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I read this today 'How adopting an angelic five-year-old blew our family apart', it's in the daily mail but I felt it was interesting to ask what could have been done differently and by whom?

(111 Posts)
Italiangreyhound Wed 01-Jan-14 22:18:38

I read this today 'How adopting an angelic five-year-old blew our family apart', it's in the daily mail but I felt it was interesting to ask what could have been done differently and by whom?

Sorry if this article is upsetting for anyone, it is not posted for that reason. Just looking for comments and ideas on how things could be done differently, and hopefully are done differently in some places.

bibbetybobbityboo Thu 02-Jan-14 17:09:13

As a potential adopter currently researching the possibility I am horrified at stories like this. Is this really what it's like? We have a birth daughter and with each story I read like the one in the op I am more convinced I want to adopt and less convinced I'm up to the job. I want a child for my own selfish reasons, I want to give my daughter a sibling, I want another child but I don't want to destroy my family in the process. I am prepared for hard work, for parenting differently, for a bumpy ride but I'm really not sure I'm prepared to put my family at risk.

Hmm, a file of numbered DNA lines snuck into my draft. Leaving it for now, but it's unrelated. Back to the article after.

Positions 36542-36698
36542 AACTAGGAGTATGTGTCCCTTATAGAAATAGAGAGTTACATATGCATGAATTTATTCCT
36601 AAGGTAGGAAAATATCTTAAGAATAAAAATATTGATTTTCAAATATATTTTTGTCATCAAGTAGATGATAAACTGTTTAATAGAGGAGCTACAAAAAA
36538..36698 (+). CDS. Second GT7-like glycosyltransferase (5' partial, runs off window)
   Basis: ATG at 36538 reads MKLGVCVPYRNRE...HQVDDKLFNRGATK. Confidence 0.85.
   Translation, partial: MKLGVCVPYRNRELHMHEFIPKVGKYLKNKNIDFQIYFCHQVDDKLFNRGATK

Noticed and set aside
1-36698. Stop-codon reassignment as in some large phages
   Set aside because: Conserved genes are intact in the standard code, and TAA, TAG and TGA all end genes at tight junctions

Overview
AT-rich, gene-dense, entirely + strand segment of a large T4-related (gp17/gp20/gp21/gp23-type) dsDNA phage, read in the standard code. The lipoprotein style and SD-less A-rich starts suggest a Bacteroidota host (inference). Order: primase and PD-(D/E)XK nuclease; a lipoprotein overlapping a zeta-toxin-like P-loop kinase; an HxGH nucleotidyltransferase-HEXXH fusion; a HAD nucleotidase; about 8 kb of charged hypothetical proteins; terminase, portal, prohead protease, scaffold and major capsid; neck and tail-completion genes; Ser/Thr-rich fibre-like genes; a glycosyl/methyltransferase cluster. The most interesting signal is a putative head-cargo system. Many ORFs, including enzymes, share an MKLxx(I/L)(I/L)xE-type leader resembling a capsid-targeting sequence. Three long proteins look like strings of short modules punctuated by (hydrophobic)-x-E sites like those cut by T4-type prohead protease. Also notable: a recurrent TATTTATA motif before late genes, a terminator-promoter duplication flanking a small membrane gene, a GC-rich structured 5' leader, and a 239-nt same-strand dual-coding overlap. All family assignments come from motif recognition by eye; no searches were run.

bibbetybobbityboo Thu 02-Jan-14 17:19:13

I should add the 'is this really what it's like' is aimed at the lack of support not at the child's behaviour. Although the escalation of the behaviour due to lack of early intervention is the saddest part in all of these stories.

sunshinemmum Thu 02-Jan-14 17:53:51

Message withdrawn at poster's request.

ghostinthecanvas Thu 02-Jan-14 18:03:54

While there seems to be similarities with ASD, I am sure your son is not getting some part of what you are teaching him. With RAD, the children know what to do. They choose not to do things. That difference is important. I am not disrespecting your child, nor the difficulties of repetitively teaching him the basics but the sheer frustration of knowing your child is more than capable of doing things is difficult to get across really. Hard enough in rl, never mind writing about it on here.